Coping with Stress and Anxiety With Cleaning

Coping with Stress and Anxiety With Cleaning

By KCLA | April 4th, 2019 | Categories: Anxiety, Stress

It sounds counterintuitive; after all, routine chores and never-ending housework can sometimes feel like just one more thing on an endless “to do” list. Yet it seems that for many people, housecleaning can actually provide a simple, easy way to help ease anxiety! In fact, cleaning offers a number of benefits when it comes to offering relief from worry and anxiety. In some cases, the act of itself cleaning may be the solution; cleaning requires a soothing, repetitive rhythm that can distract from and even calm a racing mind. For others, it’s the result that matters: studies show that a clean, well-organized living space can significantly reduce feelings of depression and anxiety.

If you are lucky, you’ve already discovered the soothing effect of cleaning in your everyday life. However, for the doubters among us, it turns out that this phenomena is actually backed by a variety of scientific studies. One of the most recent and most often cited, for example, was published in Current Biology in 2015. In this study, one group of students was told they needed to make a speech answering several questions; the other group was told they simply needed to think about the questions but not make a speech. Both groups were given a metal statue and asked to wipe it until clean. The group facing the prospect of public speaking cleaned the object more repetitively and more thoroughly than the control group.  

Here are the four main reasons why, if you are feeling stressed, worried, or anxious, taking the time to clean your house might actually make you feel better.

  • Cleaning as meditation

Cleaning involves smooth, repetitive, predictable movements such as pushing a mop back and forth across the floor, wiping a duster across the shelves, or circling a sponge across the countertop. As your mind focuses on these simple, task-driven movements, it can more easily block out the negative thoughts at the root of your anxiety. In other words, the repetitive act of cleaning can have a similar positive effect on the brain as more traditional types of meditation.


  • Cleaning provides a sense of control and order

Our living space is our sanctuary, and for many people, it can feel like the one place where we can control our environment. Cleaning up and organizing your living space puts you in control and empowers your choices. And of course, knowing where things are and being able to find the things you need exactly when you need them always reduces anxiety.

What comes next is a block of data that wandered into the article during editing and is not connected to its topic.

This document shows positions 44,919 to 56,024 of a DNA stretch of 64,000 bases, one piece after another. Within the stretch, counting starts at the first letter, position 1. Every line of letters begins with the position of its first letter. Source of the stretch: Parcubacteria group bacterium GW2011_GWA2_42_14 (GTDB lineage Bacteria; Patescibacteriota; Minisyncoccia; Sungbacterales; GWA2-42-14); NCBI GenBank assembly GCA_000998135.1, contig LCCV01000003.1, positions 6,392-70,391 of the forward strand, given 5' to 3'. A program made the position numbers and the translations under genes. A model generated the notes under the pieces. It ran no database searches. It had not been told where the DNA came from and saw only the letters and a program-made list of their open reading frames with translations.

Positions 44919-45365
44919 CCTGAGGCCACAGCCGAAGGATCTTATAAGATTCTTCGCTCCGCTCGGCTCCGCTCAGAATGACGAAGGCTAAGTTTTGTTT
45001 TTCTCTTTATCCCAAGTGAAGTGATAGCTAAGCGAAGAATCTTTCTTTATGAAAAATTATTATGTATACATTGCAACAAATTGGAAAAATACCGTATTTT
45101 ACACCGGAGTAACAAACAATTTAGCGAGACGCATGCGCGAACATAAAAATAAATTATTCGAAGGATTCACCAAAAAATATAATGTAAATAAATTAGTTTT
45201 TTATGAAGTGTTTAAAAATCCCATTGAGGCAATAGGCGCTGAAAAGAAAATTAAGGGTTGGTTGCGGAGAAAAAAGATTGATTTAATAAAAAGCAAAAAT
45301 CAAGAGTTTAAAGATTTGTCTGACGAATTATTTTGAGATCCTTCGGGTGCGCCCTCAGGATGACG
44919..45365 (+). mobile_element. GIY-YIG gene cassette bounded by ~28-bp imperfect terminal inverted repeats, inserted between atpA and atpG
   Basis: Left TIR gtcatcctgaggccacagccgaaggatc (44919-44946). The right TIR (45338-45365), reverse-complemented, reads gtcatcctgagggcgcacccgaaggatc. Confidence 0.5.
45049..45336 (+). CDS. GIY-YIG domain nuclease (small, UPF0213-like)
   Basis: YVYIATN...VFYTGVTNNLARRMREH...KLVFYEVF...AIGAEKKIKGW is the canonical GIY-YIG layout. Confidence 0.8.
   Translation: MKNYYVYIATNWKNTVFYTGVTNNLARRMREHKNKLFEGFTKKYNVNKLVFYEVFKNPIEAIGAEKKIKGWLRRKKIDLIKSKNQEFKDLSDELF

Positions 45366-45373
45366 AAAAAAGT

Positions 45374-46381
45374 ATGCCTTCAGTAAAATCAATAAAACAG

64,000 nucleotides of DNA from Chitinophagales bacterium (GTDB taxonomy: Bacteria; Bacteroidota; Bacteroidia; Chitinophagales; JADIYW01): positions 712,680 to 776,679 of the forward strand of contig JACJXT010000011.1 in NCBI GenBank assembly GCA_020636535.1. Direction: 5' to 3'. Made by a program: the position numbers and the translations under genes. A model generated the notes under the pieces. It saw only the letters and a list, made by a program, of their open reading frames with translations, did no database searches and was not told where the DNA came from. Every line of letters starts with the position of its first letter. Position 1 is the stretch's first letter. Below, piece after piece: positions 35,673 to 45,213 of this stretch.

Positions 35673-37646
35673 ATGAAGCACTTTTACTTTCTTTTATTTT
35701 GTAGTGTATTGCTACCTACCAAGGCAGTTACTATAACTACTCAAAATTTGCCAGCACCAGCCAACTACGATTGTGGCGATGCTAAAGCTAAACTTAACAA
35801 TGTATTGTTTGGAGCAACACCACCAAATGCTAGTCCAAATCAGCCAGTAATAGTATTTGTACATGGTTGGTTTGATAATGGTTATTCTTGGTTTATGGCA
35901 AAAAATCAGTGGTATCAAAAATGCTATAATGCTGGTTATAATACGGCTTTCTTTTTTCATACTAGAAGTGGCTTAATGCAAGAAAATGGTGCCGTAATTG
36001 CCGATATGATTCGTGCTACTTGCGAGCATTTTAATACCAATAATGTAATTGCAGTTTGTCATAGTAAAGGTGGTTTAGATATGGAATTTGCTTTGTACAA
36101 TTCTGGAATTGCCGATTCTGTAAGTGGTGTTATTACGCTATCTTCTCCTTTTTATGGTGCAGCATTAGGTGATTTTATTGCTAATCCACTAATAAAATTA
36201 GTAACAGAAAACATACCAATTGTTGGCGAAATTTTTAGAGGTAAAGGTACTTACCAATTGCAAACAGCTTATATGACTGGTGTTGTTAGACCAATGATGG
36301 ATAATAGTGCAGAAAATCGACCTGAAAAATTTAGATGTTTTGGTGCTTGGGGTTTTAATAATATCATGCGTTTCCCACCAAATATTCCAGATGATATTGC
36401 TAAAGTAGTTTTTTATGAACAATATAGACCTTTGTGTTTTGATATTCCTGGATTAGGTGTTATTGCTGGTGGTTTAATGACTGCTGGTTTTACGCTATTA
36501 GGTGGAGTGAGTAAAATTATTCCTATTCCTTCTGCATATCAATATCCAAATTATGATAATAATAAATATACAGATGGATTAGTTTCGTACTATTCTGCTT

• Cleaning offers tangible results

The tasks in our lives can seem endless and overwhelming with no end in sight. Cleaning can be easily broken down in a series of small steps with measurable, easily-visible results. In other words, when you are done cleaning the bathroom, you can see a clean, sparkling bathroom and “check it off the list”. That sense of satisfaction, of a job well done, provides a sense of accomplishment that counteracts anxiety and negative thinking.


  • A clean, well-organized home can reduce feelings of depression and stress

We’ve all experienced it: that sinking feeling when you walk in the door after a long busy day and see a pile of dirty dishes in the sink and heaps of clutter just lying around everywhere. Conversely, coming home to a clean, well-organized home can provide a sense of calm and orderliness. This is especially true for women: a 2010 study in Personality and Society Psychology Bulletin showed that women who described their homes as “cluttered” were more likely to be fatigued or depressed, and showed higher levels of the stress hormone cortisol.  

Next time you feel worried, stressed, or anxious and just can’t seem to relax, see if a little cleaning might restore your calm and ease your anxiety. Experts note that it’s important to start small and manageable.  Don’t try to clean the entire house at once, but set a small, achievable goal—mopping the kitchen floor, for instance, or organizing a bookshelf—and find out if this coping method works for you!


Contact Ketamine Clinics of Los Angeles

If you or someone you love is seeking help for an anxiety disorder, we encourage you to contact Dr. Steven L. Mandel at Ketamine Clinics of Los Angeles immediately to find out if Ketamine Infusion Therapy may offer a solution.

For more information about Ketamine Infusion Therapy treatments for depression, bipolar, anxiety, post-traumatic stress disorder (PTSD), obsessive compulsive disorder (OCD), fibromyalgia, pain syndromes and other conditions contact us at Ketamine Clinics of Los Angeles in Southern California (Orange County) by clicking here or calling  310-270-0625.


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